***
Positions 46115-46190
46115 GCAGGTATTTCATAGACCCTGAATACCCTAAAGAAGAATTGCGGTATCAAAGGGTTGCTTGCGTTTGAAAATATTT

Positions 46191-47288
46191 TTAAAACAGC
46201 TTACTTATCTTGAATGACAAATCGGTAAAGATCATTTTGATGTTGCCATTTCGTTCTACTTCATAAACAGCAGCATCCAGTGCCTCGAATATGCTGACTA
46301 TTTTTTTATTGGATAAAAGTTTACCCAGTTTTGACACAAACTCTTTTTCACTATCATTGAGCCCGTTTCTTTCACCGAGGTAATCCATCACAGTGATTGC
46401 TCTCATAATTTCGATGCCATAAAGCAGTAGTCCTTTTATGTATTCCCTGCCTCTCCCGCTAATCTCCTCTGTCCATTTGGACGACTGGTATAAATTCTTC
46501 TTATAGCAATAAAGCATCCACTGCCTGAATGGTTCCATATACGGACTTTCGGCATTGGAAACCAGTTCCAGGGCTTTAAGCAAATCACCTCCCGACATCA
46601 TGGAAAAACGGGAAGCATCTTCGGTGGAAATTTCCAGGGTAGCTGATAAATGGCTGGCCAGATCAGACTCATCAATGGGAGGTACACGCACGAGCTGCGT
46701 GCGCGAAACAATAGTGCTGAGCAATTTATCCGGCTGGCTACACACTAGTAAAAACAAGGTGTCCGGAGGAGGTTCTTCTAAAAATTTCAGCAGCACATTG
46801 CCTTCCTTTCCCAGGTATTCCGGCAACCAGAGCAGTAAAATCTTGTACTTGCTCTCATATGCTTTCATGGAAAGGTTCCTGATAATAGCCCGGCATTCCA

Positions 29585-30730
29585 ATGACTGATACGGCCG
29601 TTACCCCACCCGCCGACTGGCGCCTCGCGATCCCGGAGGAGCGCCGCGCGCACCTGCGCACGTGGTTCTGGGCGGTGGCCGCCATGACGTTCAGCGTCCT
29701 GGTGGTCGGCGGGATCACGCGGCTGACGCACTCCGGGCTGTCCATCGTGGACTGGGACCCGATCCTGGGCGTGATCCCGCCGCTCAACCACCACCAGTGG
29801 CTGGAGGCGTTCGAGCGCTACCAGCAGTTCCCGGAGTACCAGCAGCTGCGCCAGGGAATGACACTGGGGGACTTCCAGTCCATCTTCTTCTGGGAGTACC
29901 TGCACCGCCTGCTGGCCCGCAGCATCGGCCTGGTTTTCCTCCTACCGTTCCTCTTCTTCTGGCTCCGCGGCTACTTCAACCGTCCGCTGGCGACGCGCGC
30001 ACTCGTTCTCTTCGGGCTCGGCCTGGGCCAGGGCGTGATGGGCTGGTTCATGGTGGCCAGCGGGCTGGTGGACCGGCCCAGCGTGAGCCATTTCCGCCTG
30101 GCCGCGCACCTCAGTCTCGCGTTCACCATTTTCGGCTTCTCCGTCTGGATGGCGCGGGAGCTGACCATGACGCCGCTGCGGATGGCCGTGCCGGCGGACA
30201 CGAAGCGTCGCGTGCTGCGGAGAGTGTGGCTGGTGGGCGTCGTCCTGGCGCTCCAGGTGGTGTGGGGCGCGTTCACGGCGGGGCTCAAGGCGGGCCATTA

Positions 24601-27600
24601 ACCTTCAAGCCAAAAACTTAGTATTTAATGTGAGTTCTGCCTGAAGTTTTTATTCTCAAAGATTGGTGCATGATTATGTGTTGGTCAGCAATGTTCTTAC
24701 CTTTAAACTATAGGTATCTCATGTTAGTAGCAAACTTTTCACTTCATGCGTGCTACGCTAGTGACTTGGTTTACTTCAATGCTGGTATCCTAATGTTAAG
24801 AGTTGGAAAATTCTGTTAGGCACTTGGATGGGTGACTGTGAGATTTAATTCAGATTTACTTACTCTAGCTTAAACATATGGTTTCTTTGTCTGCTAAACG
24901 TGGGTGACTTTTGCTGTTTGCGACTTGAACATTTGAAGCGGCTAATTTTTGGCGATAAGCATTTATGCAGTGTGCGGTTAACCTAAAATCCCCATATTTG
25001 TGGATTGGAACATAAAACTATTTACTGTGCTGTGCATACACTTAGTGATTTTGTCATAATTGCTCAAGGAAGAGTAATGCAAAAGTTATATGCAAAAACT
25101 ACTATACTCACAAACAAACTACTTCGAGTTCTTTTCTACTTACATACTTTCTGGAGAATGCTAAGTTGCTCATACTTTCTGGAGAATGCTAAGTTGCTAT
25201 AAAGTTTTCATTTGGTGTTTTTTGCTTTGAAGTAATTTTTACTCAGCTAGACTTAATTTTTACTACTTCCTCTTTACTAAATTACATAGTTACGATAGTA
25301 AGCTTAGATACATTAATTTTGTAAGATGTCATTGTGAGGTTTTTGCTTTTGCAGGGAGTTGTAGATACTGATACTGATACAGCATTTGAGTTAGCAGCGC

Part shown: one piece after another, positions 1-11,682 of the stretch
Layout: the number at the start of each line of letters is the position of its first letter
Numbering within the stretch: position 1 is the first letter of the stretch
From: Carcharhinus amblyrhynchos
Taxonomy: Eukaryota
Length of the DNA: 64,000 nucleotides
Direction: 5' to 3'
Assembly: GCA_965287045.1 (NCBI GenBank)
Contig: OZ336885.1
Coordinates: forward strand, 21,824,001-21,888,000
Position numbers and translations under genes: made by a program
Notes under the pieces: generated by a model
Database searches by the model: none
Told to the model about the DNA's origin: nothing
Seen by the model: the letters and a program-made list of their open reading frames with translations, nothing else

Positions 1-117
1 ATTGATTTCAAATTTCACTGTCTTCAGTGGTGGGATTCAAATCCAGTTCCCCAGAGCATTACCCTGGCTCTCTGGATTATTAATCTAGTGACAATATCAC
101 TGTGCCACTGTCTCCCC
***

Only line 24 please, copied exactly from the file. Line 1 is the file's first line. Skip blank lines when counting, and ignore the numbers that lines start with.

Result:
24801 AGTTGGAAAATTCTGTTAGGCACTTGGATGGGTGACTGTGAGATTTAATTCAGATTTACTTACTCTAGCTTAAACATATGGTTTCTTTGTCTGCTAAACG